Two schools of thought seem to prevail and maybe they're not quite as contradictory as they look. In  Caution Corner are those fearful that having a second independence referendum too soon and without the safety net of an advance majority in favour, then the game may really be up for a generation this time.  In contrast, in the land of  Nothing Ventured Everything Lost, people point to the fact that electoral dominance is cyclical - Scottish Labour anyone? - and that if the thistle isn't grasped at the SNP's high water mark there may never be such favouable conditions again.

For convinced Yes voters - guilty as charged - the perspective is also subject to highly personal considerations. For my generation a successful campaign 20 years down the line would have to be viewed from beneath the daisies. Never quite as much fun!  Even so, and more objectively, I've come round to the conclusion that too long a waiting game might be fatal.  And lingering for a 60 % threshold in favour before even putting a trigger finger on the starting gun seems to take pragmatism to quite dispiriting and counter productive lengths.  

The pessimists/pragmatists do have many plausible arguments in their locker.  They point to the oil industry and note that if we couldn't persuade Scots in enough numbers that we could survive and thrive on our own when oil was 100 dollars plus a barrel how much tougher would that sell be now? They flag up voter fatigue suggesting that an electorate being trotted endlessly to the ballot box, as Scotland feels as if it has been over the last few years, will be an electorate which  resolutely sets its face against yet another campaign.

But I'm now persuaded that too long a delay is the highest risk strategy - and for very similar reasons to those being advanced by those wanting to play that long game.  Firstly the economy.  Arguably the oil industry card was also one easily played against us. Oil is a volatile element in the Scottish budget insisted the naysayers in 2014 (and let's be honest they weren't wrong!)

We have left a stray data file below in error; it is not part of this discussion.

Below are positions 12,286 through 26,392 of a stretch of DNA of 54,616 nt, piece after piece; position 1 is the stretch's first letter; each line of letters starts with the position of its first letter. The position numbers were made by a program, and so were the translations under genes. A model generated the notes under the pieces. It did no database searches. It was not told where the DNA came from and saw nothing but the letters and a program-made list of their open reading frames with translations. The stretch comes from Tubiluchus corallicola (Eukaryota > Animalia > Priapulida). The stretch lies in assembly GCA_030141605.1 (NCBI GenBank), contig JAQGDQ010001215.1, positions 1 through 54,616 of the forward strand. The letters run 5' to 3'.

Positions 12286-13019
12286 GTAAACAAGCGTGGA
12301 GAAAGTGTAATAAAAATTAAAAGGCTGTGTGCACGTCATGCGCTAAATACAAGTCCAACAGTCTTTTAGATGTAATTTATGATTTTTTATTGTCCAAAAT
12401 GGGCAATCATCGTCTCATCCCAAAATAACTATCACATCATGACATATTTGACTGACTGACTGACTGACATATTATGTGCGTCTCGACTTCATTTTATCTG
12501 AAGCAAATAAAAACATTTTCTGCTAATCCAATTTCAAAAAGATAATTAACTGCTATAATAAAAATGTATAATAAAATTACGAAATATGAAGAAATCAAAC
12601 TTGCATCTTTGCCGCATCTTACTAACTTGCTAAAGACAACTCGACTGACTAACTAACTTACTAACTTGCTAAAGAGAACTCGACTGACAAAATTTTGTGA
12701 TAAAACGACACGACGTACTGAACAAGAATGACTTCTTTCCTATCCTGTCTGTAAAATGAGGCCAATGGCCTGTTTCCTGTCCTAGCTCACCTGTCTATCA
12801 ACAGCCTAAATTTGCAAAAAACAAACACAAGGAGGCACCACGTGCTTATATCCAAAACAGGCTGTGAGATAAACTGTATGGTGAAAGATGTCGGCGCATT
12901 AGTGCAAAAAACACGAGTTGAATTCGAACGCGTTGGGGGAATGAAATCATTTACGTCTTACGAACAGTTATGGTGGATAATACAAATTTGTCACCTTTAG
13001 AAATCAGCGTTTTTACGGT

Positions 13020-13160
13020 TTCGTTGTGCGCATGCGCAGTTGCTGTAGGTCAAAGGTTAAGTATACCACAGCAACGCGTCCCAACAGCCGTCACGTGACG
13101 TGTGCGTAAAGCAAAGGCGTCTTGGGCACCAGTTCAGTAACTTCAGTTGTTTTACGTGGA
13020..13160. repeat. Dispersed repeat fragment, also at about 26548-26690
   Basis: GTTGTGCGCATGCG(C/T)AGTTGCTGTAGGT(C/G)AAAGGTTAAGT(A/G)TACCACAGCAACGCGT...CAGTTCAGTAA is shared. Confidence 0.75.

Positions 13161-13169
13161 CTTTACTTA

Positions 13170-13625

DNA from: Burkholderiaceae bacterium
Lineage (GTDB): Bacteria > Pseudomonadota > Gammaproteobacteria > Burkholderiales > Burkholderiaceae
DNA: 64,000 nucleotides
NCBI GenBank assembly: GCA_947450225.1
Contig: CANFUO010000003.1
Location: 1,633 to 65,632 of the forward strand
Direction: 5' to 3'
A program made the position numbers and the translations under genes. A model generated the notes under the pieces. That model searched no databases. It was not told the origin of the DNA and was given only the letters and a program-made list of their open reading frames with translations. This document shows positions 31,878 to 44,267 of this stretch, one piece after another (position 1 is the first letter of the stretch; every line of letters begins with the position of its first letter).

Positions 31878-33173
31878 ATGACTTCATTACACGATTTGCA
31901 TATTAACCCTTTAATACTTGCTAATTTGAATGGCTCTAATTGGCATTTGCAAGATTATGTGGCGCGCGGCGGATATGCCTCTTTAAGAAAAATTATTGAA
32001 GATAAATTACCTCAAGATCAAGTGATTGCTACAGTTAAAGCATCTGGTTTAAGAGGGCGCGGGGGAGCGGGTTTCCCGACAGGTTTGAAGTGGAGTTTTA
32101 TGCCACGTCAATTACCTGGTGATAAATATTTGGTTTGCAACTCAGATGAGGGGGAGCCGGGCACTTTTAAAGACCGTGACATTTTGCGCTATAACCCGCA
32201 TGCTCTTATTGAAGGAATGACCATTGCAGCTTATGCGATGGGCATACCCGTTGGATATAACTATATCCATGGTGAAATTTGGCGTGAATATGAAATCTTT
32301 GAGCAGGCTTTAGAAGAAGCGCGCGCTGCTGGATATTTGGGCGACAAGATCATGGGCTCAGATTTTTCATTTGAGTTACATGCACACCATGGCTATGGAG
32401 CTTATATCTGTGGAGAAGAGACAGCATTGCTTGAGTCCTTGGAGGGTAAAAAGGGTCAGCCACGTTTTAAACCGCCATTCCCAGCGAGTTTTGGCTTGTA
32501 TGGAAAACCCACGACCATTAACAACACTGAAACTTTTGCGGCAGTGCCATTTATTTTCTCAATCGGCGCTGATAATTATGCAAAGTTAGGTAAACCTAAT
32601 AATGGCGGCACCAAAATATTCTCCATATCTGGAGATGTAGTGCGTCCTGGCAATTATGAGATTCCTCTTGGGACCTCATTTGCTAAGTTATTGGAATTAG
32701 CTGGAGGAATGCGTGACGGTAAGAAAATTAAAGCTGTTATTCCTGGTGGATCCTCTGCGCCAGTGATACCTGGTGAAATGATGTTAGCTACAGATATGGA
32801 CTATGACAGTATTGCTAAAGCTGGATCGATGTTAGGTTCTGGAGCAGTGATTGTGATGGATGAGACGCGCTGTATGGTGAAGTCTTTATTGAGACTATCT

So packaging  it as a useful but not dominant part of an economic strategy is no bad thing.  We have many other indigeous strengths from bio-tehnology,  and renewables, to gaming, whisky and tourism which are growing, less controversial than carbon rich industries, and building on the current and future  strengths of our smartest academic and vocational institutions.  Even, whisper it, financial services.

All of which has to be knitted into a more credible position on the currency issue and there are people out there working on that as we speak.  They need more cross party shoulders to that particular wheel. Voter fatigue is too a risk factor.  But so surely is dissipating the enormous reservoir of pro Indy energy and enthusiasm.  Those people who migrated to Yes - particularly those of a non Nationalist persuasion - did so because indpendence had become their number one issue. We can't afford to lose their passion through apparent apathy.

But the over-riding factor which makes me think - Brexit or no Brexit - that we have to be making very deliberate and detailed plans for the Mark Two poll is that we shouldn't lose sight of the momentum generated by an actual campaign.  It was that virtual doubling of Yes support as the poll neared which so frightened the Westminster horses and had them stampede north of the border to hug a voter.

And this time we're not starting from that low point.  This time we have had yet more years of appalling Tory policies from the full frontal assault on the poor, the disabled and the disadvantaged to the shameful washing of hands over  unaccompanied child war refugees.  We've had diktats over immigration which, inter alia, is losing us bright post graduates and deterring the foreign undergraduate variety.  We've gained some frustratingly hard won powers,  but have yet to get our hands fully on the all the economic levers . But those limited powers have protected us from ruinous fights picked with the NHS,  backward housing policies, and the dismantling of a national education service.

Admittedly we could have done more with what we have got. I'm firmly with those who think the Scottish government should have been much bolder on land reform, and more radical on taxing the highest earners.  It's not the total sum the latter would have brought in that matters - it's the important perception of whom you choose to support and protect. (If I had a hundred quid for every tycoon who threatened to up sticks if the tax regime changed, I could be a high net worth individual myself!)

So when Thursday's vote is done and dusted, let's get down to some serious planning for Scotland's independent future.  It's not a distraction from national priorities: it's the only way to realise them.